> process.  Probably the thing to do is kill it and let daemontools
> restart it.  But don't do that without checking out the image that will
> be used first.
> $ ls -lh ~squeaksource/Squeak3.11-8824-SS.image
> -rw-r--r--  1 squeaksource squeaksource 35M Dec 21 16:25
> /home/squeaksource/Squeak3.11-8824-SS.image
> The main thing to look at here is the file size (5th column).  The size
> of the file should be in this vicinity, it does grow but slowly.  That
> is it grows slowly under normal conditions, sometimes, and this is a
> danger of the easy save-the-world persistence strategy we use, the image
> is saved when something has gone wrong and the heap has grown
> tremendously.  I believe I have seen this file saved at between
> 150-200MB before.  When restarting the image does not work then it is
> nearly always the case that this file is much larger than expected.  I
> can't remember any case in which it has restarted properly when the file
> is larger than normal.
> If you forget to look and just kill the process (I will get to that
> shortly) it is not the end of the world.  It may just mean that killing
> it and having it restarted does not fix the problem and in my opinion it
> is better to look at the image first and have some confidence that it is
> not corrupted.
> If it is corrupted you can find recent backups of the bulk of the
> filesystem under /var/cache/rsnapshot/.  This directory will look like
> $ ls /var/cache/rsnapshot/
> daily.0  daily.1  daily.2  daily.3  daily.4  daily.5  daily.6
> daily.0 is the most recent backup (within the last 24 hours), daily.1
> the next most recent, etc.
> What I might do then if I'm looking for a good backup image is this
> ~$ ls -lh
> /var/cache/rsnapshot/*/localhost/home/squeaksource/Squeak3.11-8824-SS.image
> -rw-r--r--  1 squeaksource squeaksource 35M Dec 21 16:25
> /var/cache/rsnapshot/daily.0/localhost/home/squeaksource/Squeak3.11-8824-SS.image
> -rw-r--r--  1 squeaksource squeaksource 37M Dec 20 17:25
> /var/cache/rsnapshot/daily.1/localhost/home/squeaksource/Squeak3.11-8824-SS.image
> -rw-r--r--  1 squeaksource squeaksource 35M Dec 19 15:24
> /var/cache/rsnapshot/daily.2/localhost/home/squeaksource/Squeak3.11-8824-SS.image
> -rw-r--r--  1 squeaksource squeaksource 35M Dec 18 16:24
> /var/cache/rsnapshot/daily.3/localhost/home/squeaksource/Squeak3.11-8824-SS.image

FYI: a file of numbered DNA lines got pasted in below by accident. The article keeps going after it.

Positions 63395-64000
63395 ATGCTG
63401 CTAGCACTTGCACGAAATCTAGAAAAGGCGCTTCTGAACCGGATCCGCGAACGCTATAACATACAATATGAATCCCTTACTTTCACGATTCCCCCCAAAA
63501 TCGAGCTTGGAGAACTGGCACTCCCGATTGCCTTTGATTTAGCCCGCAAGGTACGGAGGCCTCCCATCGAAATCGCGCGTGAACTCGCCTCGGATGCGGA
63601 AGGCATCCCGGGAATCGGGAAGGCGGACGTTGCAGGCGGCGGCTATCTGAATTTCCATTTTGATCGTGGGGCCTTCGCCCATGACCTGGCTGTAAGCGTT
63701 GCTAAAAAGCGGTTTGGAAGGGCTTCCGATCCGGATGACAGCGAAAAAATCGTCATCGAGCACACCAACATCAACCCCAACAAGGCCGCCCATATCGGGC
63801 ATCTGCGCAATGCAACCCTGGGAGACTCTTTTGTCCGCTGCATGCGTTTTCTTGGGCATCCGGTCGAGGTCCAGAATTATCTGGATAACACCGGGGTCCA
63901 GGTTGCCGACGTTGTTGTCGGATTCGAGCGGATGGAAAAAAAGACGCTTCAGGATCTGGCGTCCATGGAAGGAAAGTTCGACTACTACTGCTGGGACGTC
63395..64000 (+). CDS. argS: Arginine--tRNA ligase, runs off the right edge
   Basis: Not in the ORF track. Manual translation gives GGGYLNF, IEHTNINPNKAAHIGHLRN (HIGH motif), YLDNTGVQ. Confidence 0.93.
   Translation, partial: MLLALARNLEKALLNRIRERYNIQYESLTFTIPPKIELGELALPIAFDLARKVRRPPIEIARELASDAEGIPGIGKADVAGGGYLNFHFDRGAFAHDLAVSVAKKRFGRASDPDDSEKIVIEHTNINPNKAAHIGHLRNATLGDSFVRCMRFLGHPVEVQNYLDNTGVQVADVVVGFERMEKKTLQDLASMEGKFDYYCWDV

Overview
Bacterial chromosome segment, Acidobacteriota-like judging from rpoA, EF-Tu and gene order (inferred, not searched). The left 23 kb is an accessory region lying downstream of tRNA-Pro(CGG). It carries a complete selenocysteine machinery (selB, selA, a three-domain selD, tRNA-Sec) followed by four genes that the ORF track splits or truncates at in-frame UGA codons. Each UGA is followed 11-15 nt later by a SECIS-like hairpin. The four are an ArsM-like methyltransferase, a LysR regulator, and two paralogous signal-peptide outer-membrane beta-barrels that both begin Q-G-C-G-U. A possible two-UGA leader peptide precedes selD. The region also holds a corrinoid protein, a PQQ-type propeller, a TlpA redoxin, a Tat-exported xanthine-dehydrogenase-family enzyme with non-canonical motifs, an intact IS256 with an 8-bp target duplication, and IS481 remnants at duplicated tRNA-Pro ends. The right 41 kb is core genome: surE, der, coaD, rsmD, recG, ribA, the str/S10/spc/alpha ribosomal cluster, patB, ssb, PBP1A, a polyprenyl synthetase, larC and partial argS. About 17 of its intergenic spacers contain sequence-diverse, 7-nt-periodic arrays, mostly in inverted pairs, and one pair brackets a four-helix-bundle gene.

> -rw-r--r--  1 squeaksource squeaksource 35M Dec 17 12:23
> /var/cache/rsnapshot/daily.4/localhost/home/squeaksource/Squeak3.11-8824-SS.image
> -rw-r--r--  1 squeaksource squeaksource 35M Dec 16 12:23
> /var/cache/rsnapshot/daily.5/localhost/home/squeaksource/Squeak3.11-8824-SS.image
> -rw-r--r--  1 squeaksource squeaksource 35M Dec 15 11:22
> /var/cache/rsnapshot/daily.6/localhost/home/squeaksource/Squeak3.11-8824-SS.image
> It's not well formatted in this email but I hope you get the idea.  If
> possible you want to use the most recent backup which will be found
> within the daily.0 directory.  But it is very possible that the backup
> backed it up after it was corrupted, in which case you consider daily.1,
> and so on.  In any case once you find a copy that looks like it is
> probably OK then make a backup copy of the corrupted image and changes
> just in case someone wants to take a look at it, then copy over both the
> image and changes from the backup you picked into the squeaksource home
> directory.
> Hopefully now killing any existing process and having daemontools start
> it back up will work.  And to do this you first find have to identify
> the relevant process.  One way is

David, in an email that came in just after I hit send on this one, 
reminded me that there is a simpler way (than that shown below).  The 
quick way to restart any daemontools monitored service is

$ sudo svc -t <service name>

in this case

$ sudo svc -t squeaksource

Don't remember the service name?

$ ls -l /service/ | grep squeaksource
lrwxrwxrwx  1 root root 26 Oct 10  2006 squeaksource -> 

I specified squeaksource above because that is the name of the user/home 
directory under which the service info resides for the service in 
question.  Of course if you are trying to restart a different service 
then substitute the other username as appropriate.

The info below is still of some value if svc -t does not seem to be 
working.  98% of the time though, I expect it will.

> $ ps auwx | grep squeaks
> which should produce a list something like
> root      2150  0.0  0.0  1360  268 ?        S    Nov28   0:00 supervise
> squeaksource
> squeaks   2176  3.6  8.0 1051344 77724 ?     S    Nov28 1256:48
> /usr/local/lib/squeak/3.11.3-2135/squeakvm -vm-display-none
> /home/squeaksource/Squeak3.11-8824-SS.image
> website  30990 25.2 10.8 1051420 105060 ?    S    16:59   9:31
> /usr/bin/squeakvm -vm-display=none /home/website/website/squeaksite.image
> kencaus   1409  0.0  0.0  1552  524 pts/0    S+   17:37   0:00 grep squeaks
> The relevant one is the squeakvm process referencing the proper image of
> course, the second one in this list.  At which point you would take the
> process ID (second column) and do
> $ kill 2176
> for example.  The ID will of course vary.  Check again and if the
> process is stuck, the one with the given ID does not disappear from the
> list, then you may have to
> $ kill -9 2176
> In any case if you repeatedly look at the relevant list of running
> processes you should soon see another ... squeakvm ...
> Squeak3.11-8824-SS.image process running with a new process ID and
> hopefully if you check http://source.squeak.org you will get what you
> expect.
> Let me note that the filtered list of processes above also includes, on
> the first line, the daemontools process that 'supervises' the
> source.squeak.org service.  Note that if you don't see this in the list
> then there is probably a problem with daemontools itself and in any case
> when you kill the process I don't expect that a new one will be started.
> However I'm going to draw this to a close here and leave that for
> another time.
> Ken